TQC fourth placers and first quidditch team of Turkey, ODTÜ Hippogriffs, were the team that put an end to the Foxes’ adventure in Division 1 in the quarterfinals, with a score of 140*-60 on Day Two. Facing strong resistance from METU Minicorns in the Division 2 semifinals, the Foxes were not able to stand against them, eventually losing the game and saying goodbye to the tournament.

Captains Ece Berkyürek and Halil Can Sezgi did an amazing job by preparing their team for the tournament in a very short period of time, carrying and leading them throughout the tournament. Fast beaters Buğra Felekoğlu and Mustafa Kaan helped their captains, while the quick runs of Batuhan Eren provided the extra scores. The Foxes appear to have a great potential with both their understanding of the game and fair play. They seem to be a very promising team for both Turkish and European Quidditch with their Foxy attitude towards the community and the sport.

Bilkent Foxes at Intergalaktik Cup | Photo Credit: Ömer Çetin
9. FMV Işık Death Eaters
By Kamil Urgun
Işık Death Eaters made an impressive entrance to Turkish quidditch with their physical quaffle game at TQC. Unfortunately, they could not bring such gameplay to the Intergalaktik Cup, and this resulted in their ineffectiveness. They had a 0-5 record at the end of the tournament and finished in ninth place. They lost against Aragog’s 140-160* in overtime and 60*-40 against the Marauders with a SWIM catch, and they chose to concession catch in two close games against the Foxes and Minicorns on Day One and the Centaurs on Day Two.

The Death Eaters’ gameplay mostly depended on direct drives to the hoops. Their keeper Çağatay Bostancı was the key player on the team, but his effort was not enough. In addition, the team suffered from lack of knowledge of the rules; they made many basic mistakes resulting in cards, which did not help them during the tournament. The Death Eaters displayed some great passing from to time, but often they suffered from a lack of synergy, especially between their bludger and quaffle play. Feeling the absence of their promising beater Emre Yılmaz during the tournament, the Işık Death Eaters did not perform very well. They proved that they have talented players, though they failed to play as a team. Even though it seems like they do not have much to offer, once they gain more experience and study the rulebook thoroughly, they may be a team to watch out for.

10. Uludağ Aragog’s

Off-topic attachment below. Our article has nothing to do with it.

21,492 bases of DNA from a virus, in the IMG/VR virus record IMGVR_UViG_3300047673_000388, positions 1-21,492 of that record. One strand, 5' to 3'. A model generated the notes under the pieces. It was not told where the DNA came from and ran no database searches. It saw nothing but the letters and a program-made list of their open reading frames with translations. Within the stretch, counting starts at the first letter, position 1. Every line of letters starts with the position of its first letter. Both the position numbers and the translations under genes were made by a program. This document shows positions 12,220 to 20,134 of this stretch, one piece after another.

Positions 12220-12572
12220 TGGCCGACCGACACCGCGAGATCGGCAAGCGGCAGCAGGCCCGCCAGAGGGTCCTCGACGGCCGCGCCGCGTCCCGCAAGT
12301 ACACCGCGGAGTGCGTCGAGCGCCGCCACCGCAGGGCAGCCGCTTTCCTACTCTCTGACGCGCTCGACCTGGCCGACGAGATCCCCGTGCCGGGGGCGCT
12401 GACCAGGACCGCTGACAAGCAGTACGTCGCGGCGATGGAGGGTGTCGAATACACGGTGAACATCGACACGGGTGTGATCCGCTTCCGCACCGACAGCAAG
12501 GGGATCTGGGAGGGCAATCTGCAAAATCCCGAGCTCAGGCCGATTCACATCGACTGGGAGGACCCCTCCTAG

By Kaan Bolat
One of the relatively new teams in Turkey, Uludağ Aragog’s suffered from a lack of players and lack of proper knowledge of the rules, and eventually decided to forfeit the tournament.

Bringing a squad of 16, the Aragog’s’ performance was highly anticipated by other Turkish teams. However, even though they had a SWIM win against the Death Eaters on Day One, lost against the Marauders with an overtime snitch catch, and gave a good effort against the Foxes, they decided not to play against the Minicorns and chose to forfeit another tournament at the end of Day One. Their explanation was that a lot of their experienced players were injured, while the rest of the team lost interest in the tournament.

Aragog’s’ playing style still remains unknown. Captain Gülin Sedenay Saylam is a fast and smart chaser, but there have not been enough matches to observe and understand the team’s playstyle fully. Turkish Quidditch will have to wait a little bit more to see the true strength of Uludağ Aragog’s and hope for them not to face such unfortunate injuries next time.

By Kai Haugen Shaw

While the tournament did not get as many teams from abroad as hoped, the quality and athleticism of the teams in attendance still made it a high-caliber European tournament.

Getting the chance to play against international players and different playing styles was not only a great learning opportunity for teams that can’t travel as often, but also an opportunity for the teams going to EQC to test the waters. Based on the results from the tournament, Turkey is more than ready to take on Europe, and we should not be surprised to see a Turkish team taking a medal.

As for the World Cup this summer, I would say that Turkey’s chances are good. During the tournament Turkish teams tended to rely heavily on a few key players, and there was a big spread of very talented players on every team, which makes the potential for a great national team. The tournament left me convinced that Turkey will be a nation to look out for at World Cup...I mean, the US might not have to worry, but Canada, heed my warning!